In the last decade, gut health and inflammation have become popular health topics. The spike in interest stems from the growing number of Americans suffering from at least one chronic disease. According to the Centers for Disease Control and Prevention, in the US 6 in 10 adults have a chronic disease and 4 in 10 have two or more.
According to numerous research, a strong connection among gut health, inflammation, and disease exists as the gut plays a crucial role in influencing inflammation, which affects the immune system that takes part in managing disease.
The Gut Health Connection - Could Unhealthy Gut be the Root Cause of Your Health Problems?
The human gut refers to the gastrointestinal tract (GI tract) or the digestive tract. It hosts millions of microorganisms that make up the intestinal microbiota.
Research has shown that the bacteria living in our gut are very important because of its influence on our overall health. Changes in the composition and function of our intestinal bacteria can cause harmful health effects .
Individuals with obesity usually present with altered gut bacteria and elevated inflammation, which all together increases the risk of developing several diseases, such as cardiovascular diseases, type 2 diabetes, cancer, and autoimmune diseases .
For this reason, maintaining a heathy body weight and healthy gut bacteria is crucial in the prevention and treatment of diseases, and a healthy and balanced diet plays an essential role in it [3, 4]
Exploring the Impact of Almased on Gut Health
According to Dr. Camila Oliveria, Ph.D. from the University of Alberta, who authored results of a metabolism study using Almased in the American Journal of Clinical Nutrition, certain nutrients seem to affect the gut bacteria more than others. Almased contains several of these nutrients that originate from its three main ingredients: soy, honey, and yogurt.
Existing research on each of these individual ingredients demonstrated an association between the consumption of soy products, honey, and yogurt with an increase in “good” gut bacteria population and decrease in inflammation [5-7].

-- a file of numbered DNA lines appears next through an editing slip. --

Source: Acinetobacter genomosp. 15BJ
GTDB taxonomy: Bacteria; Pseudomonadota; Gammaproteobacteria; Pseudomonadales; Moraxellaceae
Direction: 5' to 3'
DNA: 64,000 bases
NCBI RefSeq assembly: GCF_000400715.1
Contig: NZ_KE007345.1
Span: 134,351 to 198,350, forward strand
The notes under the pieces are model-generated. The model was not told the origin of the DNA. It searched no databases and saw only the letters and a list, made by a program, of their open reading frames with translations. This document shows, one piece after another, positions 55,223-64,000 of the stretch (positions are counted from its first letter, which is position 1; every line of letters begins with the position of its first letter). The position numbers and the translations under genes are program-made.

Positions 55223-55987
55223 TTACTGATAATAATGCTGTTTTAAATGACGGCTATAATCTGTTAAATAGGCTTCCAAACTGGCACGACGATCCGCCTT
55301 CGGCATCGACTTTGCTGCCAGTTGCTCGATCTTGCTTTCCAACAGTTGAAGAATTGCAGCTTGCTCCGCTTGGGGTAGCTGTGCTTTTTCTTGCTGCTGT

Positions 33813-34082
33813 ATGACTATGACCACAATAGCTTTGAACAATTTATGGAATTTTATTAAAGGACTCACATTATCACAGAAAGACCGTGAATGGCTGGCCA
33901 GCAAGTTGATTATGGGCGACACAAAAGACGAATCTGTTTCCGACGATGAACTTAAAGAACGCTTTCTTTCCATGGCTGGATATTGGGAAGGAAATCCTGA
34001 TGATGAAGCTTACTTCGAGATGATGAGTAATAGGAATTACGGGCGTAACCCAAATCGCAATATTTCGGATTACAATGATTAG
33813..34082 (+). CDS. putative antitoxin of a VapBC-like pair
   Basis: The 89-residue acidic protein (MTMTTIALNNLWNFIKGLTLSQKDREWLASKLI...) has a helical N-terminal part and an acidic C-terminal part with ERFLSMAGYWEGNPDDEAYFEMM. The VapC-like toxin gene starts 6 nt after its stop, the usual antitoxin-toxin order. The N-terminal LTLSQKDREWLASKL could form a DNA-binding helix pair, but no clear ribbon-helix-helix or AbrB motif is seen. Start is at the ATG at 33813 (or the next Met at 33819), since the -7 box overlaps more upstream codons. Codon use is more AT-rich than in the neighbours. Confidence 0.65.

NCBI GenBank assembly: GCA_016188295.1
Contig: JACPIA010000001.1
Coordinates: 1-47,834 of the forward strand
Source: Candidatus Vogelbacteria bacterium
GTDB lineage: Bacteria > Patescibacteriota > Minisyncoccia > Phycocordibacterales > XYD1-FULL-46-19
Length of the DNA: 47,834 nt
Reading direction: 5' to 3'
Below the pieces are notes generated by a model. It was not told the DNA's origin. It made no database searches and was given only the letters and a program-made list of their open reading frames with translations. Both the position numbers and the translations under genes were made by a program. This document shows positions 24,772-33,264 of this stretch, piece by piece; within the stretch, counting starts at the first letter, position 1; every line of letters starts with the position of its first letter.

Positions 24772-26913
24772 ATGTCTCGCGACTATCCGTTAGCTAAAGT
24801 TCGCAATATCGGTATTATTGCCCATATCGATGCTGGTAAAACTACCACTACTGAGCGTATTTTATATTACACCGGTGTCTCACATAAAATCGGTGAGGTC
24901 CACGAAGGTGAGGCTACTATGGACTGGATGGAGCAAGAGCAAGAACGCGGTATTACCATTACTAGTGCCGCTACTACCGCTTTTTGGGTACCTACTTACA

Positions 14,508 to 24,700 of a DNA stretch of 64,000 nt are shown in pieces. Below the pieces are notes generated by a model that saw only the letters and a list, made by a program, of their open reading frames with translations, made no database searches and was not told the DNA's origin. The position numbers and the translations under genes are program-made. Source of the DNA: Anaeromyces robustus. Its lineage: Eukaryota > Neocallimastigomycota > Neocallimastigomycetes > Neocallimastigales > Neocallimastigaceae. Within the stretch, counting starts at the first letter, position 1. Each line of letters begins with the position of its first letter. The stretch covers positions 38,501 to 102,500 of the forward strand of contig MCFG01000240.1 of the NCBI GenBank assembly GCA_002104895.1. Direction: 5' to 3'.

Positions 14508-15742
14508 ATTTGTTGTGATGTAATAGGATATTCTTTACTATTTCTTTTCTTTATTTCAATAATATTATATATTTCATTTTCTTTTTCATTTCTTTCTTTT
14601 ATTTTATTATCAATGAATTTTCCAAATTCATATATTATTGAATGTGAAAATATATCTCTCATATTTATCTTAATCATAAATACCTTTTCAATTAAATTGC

Considering the nutritional composition of Almased, researchers want to understand the combined effect of its ingredients on gut bacteria and inflammation, especially in individuals with excess body weight.
Premium Study – New Almased Microbiome Research Underway
Starting in 2019, world-renowned scientists Dr. Jens Walter and Dr. Carla Prado at the University of Alberta (Edmonton, AB, Canada) began investigating the effects of Almased on gut bacteria, inflammation, metabolism, fat and muscle mass, and appetite in adults with excess body weight.
The ongoing study, known as Premium Study, is conducted using randomized controlled design in which eligible participants are divided into two groups.
1) Almased group: Participants in this group replaces two snacks per day (morning and afternoon) with Almased for 12 weeks
2) Control group: Participants in this group maintains their usual diet for 12 weeks
All participants attend three follow-up visits at the Human Nutrition Research Unit, a world-class nutrition research centre in Canada. During each visit, participants provide blood and stool samples, answer diet questionnaires, and have their body composition and energy metabolism assessed. On a weekly basis, one of the researchers contacts the participants to check on their status and ensure that instructions are followed.
Dr. Oliveria, Ph.D, explains that although the Premium study is still ongoing for another few years, they expect promising results. Compared to participants in the control group, the Almased group is expected to experience the following all due to the synergetic effects of its ingredients: